Of course, it's only IMHO.

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If you use VS maybe use "property"? Some people don't like it, some people use it, but it's upto you.

public:_declspec(property(put = PutTest, get = GetTest)) int iTest;void PutTest(int iTest){	this->m_iTest = iTest;};int GetTest(void){	return this->m_iTest;};private:int m_iTest;

Then you can just use iTest.
Yes some people say it's not safe to use it because you can do = or something by mistake, but again it's upto you, if you know that you don't make mistake like that then use it!

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FWIW, the standard library does not put in set or get prefixes in the cases where those classes expose an accessor/mutator pair: consider for example std::stringstream::str(const std::string&).

As a general rule, it is not wrong to emulate the interfaces presented by the standard library. (The implementation techniques, on the other hand... ;) ) Of course, it's worth emphasizing that they present such pairs in rather few cases, unless you count things like container operator[] overloads - but then, containers are really different things from objects.

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First of all, it is generally very very rare to have both a getter and a setter. If you're finding that you have both and they just pass data through quite often, you should probably examine your design and see if they could be eliminated in some way.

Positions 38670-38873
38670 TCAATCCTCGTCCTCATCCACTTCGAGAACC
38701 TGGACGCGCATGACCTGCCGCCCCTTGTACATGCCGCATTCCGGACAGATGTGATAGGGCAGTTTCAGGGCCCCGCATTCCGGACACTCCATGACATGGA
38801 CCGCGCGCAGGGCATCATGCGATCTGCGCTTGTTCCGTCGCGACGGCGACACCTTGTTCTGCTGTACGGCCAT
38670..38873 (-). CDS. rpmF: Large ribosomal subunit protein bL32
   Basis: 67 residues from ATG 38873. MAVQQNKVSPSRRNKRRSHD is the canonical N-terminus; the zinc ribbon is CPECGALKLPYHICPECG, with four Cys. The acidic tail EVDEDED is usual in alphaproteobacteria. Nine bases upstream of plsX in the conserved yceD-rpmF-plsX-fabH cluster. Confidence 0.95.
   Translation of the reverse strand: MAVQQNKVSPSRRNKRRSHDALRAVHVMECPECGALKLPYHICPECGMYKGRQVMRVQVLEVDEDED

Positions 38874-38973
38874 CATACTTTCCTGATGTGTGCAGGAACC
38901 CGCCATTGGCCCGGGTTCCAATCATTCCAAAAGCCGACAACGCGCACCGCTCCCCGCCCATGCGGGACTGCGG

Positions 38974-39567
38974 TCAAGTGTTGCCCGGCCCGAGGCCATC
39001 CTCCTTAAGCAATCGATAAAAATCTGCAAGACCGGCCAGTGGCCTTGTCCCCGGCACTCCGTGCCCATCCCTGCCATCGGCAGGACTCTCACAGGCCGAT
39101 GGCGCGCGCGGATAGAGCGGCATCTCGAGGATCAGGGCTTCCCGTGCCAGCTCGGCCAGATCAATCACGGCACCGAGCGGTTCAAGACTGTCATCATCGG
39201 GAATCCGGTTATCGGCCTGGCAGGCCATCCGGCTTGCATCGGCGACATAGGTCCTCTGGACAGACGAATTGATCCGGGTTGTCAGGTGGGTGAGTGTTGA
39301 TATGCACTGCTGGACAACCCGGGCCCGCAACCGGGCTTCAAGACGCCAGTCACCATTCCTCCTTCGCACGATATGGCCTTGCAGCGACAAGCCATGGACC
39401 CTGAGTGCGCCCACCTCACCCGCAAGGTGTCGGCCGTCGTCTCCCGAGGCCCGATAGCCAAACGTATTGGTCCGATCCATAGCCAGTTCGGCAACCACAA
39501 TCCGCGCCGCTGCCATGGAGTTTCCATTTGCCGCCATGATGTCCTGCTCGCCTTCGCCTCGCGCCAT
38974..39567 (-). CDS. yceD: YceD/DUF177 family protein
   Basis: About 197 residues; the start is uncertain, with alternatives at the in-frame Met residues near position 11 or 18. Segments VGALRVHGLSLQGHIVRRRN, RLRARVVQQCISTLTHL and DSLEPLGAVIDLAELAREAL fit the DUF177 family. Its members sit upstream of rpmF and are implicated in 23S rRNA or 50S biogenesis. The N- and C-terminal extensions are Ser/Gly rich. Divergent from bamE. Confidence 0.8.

In the case that Zahlman mentiones, the str() function (iirc) passes it's parameter to another function belonging to a member variable that is a template parameter, so the stream class itself has no idea what the data is being used for and is acting only as a 'middle man' to another class that should actually process the data. It's one of the rare cases where this type of design makes sense, because the stream class can't really say what is being done with the string since it doesn't process it.

In my personal code, I often have 'actions' and 'readers'. For example, in a work project I have a class that, at it's core, scrolls an image across the screen. One member function is 'GoToLine(AbsoluteLineNum)', which is more descriptive than 'SetCurrentLine' and goes well with other functions (named 'GoTo_(_Val)' with _ being the name of various types of data associated with each line). It also makes the existance of a 'Scroll(DeltaNumLines)' function logical, because IMO the action-based name ('GoToLine') says "this function does some work" and not "this function sets a variable", which leaves room for a "this function does similar but lesser work" function.